African-Americans Less Likely to Ban Smoking at Home

The Medical News, September 28, 2010

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“African-American homes have fewer full bans, and more people are allowed to smoke in those homes,” said Jessica Muilenburg, Ph.D., an assistant professor in the department of health promotion and behavior at the University of Georgia.

The study appears in the August issue of the journal Health Education & Behavior.

{snip} About three quarters of the teens surveyed were African-American; nearly one quarter were white.

Sixty-one percent of teens reported having smoking bans at home that disallowed any smoking; 32 percent of teens noted they were not allowed to smoke at home although adults were; and 7 percent of teens reported no restrictions on smoking at home. {snip}

Overall, about 66 percent of white parents banned smoking at home completely, compared with 60 percent of African American parents.

“More people are allowed to smoke in those homes and, although it didn’t seem to translate into behavior, it did look like quitting and the attempts to quit smoking were not as high as in our white sample. So ultimately, even though they wanted to quit as much as whites, black teens were less likely to make an attempt,” Muilenburg said.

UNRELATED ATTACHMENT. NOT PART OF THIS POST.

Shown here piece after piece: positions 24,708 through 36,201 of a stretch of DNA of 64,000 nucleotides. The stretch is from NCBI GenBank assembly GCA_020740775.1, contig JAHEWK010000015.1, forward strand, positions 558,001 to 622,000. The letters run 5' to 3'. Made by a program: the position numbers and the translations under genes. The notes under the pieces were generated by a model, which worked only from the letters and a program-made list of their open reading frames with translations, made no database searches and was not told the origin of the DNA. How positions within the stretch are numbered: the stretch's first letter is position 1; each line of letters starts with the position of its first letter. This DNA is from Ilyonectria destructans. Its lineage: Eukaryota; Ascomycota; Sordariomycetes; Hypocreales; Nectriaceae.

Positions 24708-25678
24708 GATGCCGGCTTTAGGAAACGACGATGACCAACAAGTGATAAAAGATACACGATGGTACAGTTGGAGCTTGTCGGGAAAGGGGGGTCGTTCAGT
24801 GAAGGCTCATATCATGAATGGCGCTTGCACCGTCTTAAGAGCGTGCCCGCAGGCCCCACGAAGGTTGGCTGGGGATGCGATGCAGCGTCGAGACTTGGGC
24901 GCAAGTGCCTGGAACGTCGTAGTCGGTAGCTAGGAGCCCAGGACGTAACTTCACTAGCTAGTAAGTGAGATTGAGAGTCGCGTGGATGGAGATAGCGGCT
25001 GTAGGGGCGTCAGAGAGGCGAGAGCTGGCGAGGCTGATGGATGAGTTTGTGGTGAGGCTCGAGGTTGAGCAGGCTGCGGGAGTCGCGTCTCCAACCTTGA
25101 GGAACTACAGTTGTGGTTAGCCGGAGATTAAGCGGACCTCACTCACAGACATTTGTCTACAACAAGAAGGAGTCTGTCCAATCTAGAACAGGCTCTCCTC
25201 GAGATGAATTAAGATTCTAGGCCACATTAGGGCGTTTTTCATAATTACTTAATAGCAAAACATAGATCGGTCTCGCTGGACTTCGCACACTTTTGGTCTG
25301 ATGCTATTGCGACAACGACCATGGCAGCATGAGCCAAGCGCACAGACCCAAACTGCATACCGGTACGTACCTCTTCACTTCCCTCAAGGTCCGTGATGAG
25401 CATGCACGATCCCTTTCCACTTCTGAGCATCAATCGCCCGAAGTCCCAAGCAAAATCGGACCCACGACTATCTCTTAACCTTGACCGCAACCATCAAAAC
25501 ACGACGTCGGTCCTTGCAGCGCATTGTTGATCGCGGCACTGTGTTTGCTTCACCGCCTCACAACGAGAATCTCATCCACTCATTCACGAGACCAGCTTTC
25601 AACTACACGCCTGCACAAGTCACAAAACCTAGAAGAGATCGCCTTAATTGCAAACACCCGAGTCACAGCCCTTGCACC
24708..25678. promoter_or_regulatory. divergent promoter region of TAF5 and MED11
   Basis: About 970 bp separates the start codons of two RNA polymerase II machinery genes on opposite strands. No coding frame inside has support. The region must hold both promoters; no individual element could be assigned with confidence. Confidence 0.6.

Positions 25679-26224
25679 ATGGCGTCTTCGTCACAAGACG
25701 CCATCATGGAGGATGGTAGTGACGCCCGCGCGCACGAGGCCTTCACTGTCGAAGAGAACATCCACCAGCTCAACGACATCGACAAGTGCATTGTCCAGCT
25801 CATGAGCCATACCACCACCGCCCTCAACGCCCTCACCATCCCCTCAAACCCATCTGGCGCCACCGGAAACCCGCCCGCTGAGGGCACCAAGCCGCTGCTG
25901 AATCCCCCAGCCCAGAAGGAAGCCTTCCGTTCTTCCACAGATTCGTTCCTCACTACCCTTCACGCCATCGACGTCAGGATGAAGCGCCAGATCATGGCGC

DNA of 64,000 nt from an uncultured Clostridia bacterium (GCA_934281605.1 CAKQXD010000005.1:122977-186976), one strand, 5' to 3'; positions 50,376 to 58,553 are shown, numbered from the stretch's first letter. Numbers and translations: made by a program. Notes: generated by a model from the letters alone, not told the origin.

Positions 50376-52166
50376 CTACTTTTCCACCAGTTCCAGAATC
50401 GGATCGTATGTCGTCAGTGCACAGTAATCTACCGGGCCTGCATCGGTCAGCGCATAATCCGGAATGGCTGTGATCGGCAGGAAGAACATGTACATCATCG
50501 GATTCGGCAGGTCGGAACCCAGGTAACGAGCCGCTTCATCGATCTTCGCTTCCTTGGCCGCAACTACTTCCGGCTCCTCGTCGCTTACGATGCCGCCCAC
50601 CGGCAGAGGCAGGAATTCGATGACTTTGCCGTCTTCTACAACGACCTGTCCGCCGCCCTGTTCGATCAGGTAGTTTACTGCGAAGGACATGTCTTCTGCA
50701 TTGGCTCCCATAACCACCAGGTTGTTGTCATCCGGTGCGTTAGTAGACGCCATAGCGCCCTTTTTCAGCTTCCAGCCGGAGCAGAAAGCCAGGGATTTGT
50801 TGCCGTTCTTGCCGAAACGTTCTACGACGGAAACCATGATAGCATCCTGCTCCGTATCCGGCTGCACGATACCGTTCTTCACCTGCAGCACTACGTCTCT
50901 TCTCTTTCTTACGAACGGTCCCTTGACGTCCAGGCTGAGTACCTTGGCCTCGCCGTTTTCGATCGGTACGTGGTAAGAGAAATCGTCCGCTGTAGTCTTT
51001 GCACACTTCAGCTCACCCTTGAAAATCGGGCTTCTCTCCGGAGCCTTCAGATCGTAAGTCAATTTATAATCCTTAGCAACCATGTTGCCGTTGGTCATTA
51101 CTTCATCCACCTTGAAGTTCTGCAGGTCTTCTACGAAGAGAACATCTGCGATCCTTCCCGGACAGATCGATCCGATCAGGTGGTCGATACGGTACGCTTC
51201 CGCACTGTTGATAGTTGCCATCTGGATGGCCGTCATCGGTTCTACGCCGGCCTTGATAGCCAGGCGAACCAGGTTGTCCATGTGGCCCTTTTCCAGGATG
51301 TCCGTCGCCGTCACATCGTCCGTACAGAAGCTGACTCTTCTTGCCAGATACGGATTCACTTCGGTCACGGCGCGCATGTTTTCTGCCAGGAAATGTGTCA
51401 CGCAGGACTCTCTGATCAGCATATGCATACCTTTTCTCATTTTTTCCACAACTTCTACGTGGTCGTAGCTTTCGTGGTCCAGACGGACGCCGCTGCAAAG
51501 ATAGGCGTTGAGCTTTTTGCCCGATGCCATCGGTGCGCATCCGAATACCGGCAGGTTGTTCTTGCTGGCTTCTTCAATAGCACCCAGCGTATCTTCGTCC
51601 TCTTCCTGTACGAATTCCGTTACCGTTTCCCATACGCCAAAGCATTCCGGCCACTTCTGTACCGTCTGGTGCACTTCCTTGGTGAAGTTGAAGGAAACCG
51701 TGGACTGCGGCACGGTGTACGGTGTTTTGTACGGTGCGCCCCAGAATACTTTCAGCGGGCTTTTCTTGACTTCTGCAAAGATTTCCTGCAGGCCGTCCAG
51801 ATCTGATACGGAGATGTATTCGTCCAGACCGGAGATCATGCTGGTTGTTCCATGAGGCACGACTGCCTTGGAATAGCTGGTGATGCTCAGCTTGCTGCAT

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Although African-American homes might be less likely to ban smoking at home, Unger said that African-American adolescents in general are much less likely to smoke than white teens, a finding supported by this study.

“Some studies have shown that African-American parents impose stricter discipline on their children and make more absolute rules about substance use, whereas white parents are more likely to allow their children to experiment with smoking and make their own decisions,” Unger said. {snip}

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[“The home smoking environment: Influence on behaviors and attitudes in a racially diverse adolescent population,” by Mujilenburg, et al., can be downloaded as a PDF file here. There is a charge.]

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